Upcoming SlideShare
×

# Computer notes - Expression Tree

6,027 views

Published on

Algorithm to convert postfix expression into an expression tree. We already have an expression to convert an infix expression to postfix. Read a symbol from the postfix expression. If symbol is an operand, put it in a one node tree and push it on a stack

4 Likes
Statistics
Notes
• Full Name
Comment goes here.

Are you sure you want to Yes No
• Be the first to comment

Views
Total views
6,027
On SlideShare
0
From Embeds
0
Number of Embeds
2
Actions
Shares
0
187
0
Likes
4
Embeds 0
No embeds

No notes for slide
• Start of lecture 25.
• Start of Lecture 26
• End of lecture 25.
• ### Computer notes - Expression Tree

1. 1. Class No.23 Data Structures http://ecomputernotes.com
2. 2. Expression Tree <ul><li>The inner nodes contain operators while leaf nodes contain operands. </li></ul>http://ecomputernotes.com a c + b g * + + d * * e f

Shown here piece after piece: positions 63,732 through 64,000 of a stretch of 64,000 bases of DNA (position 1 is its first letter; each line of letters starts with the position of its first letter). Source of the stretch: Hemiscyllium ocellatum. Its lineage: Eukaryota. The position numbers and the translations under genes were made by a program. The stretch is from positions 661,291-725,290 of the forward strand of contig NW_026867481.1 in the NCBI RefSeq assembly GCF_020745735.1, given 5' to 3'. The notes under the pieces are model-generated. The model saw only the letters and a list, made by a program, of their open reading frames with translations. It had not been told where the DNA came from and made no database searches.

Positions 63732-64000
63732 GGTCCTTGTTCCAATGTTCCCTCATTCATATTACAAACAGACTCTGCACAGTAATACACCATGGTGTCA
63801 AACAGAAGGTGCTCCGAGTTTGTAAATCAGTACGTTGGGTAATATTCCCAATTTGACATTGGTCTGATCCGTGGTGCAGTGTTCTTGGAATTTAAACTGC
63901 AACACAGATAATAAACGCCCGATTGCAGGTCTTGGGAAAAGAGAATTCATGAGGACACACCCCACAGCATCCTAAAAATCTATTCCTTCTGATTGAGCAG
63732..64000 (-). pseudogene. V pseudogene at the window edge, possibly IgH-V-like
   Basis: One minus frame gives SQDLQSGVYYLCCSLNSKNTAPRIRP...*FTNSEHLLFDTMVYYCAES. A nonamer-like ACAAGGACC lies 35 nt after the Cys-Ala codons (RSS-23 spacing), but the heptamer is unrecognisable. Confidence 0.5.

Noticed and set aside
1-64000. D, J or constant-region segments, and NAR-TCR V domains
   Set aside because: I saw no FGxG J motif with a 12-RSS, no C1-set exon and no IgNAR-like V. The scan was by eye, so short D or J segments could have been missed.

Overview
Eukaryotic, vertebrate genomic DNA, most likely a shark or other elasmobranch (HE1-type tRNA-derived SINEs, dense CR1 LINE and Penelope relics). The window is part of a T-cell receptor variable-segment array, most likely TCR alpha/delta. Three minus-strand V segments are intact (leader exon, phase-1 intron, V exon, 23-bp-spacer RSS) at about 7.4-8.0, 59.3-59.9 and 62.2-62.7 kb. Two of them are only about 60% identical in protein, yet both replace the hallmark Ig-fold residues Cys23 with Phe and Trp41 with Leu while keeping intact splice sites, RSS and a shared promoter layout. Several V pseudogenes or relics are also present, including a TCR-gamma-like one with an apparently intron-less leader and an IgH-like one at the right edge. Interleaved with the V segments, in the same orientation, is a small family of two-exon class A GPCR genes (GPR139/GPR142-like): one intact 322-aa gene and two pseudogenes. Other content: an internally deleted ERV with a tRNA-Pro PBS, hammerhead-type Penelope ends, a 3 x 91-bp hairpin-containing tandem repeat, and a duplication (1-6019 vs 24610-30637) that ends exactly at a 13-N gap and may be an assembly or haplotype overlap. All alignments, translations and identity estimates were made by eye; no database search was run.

3. 3. Expression Tree <ul><li>The tree is binary because the operators are binary. </li></ul>http://ecomputernotes.com a c + b g * + + d * * e f
4. 4. Expression Tree <ul><li>This is not necessary. A unary operator (!, e.g.) will have only one subtree. </li></ul>http://ecomputernotes.com a c + b g * + + d * * e f
5. 5. Expression Tree <ul><li>Inorder traversal yields: a+b*c+d*e+f*g </li></ul>http://ecomputernotes.com a c + b g * + + d * * e f
6. 6. Enforcing Parenthesis <ul><li>void inorder(TreeNode<int>* treeNode) </li></ul><ul><li>{ </li></ul><ul><li>if( treeNode != NULL ){ </li></ul><ul><li>cout << &quot;(&quot;; </li></ul><ul><li>inorder(treeNode->getLeft()); </li></ul><ul><li>cout << &quot;)&quot;; </li></ul><ul><li>cout << *(treeNode->getInfo()); </li></ul><ul><li>cout << &quot;(&quot;; </li></ul><ul><li>inorder(treeNode->getRight()); </li></ul><ul><li>cout << &quot;)&quot;; </li></ul><ul><li>} </li></ul><ul><li>} </li></ul>http://ecomputernotes.com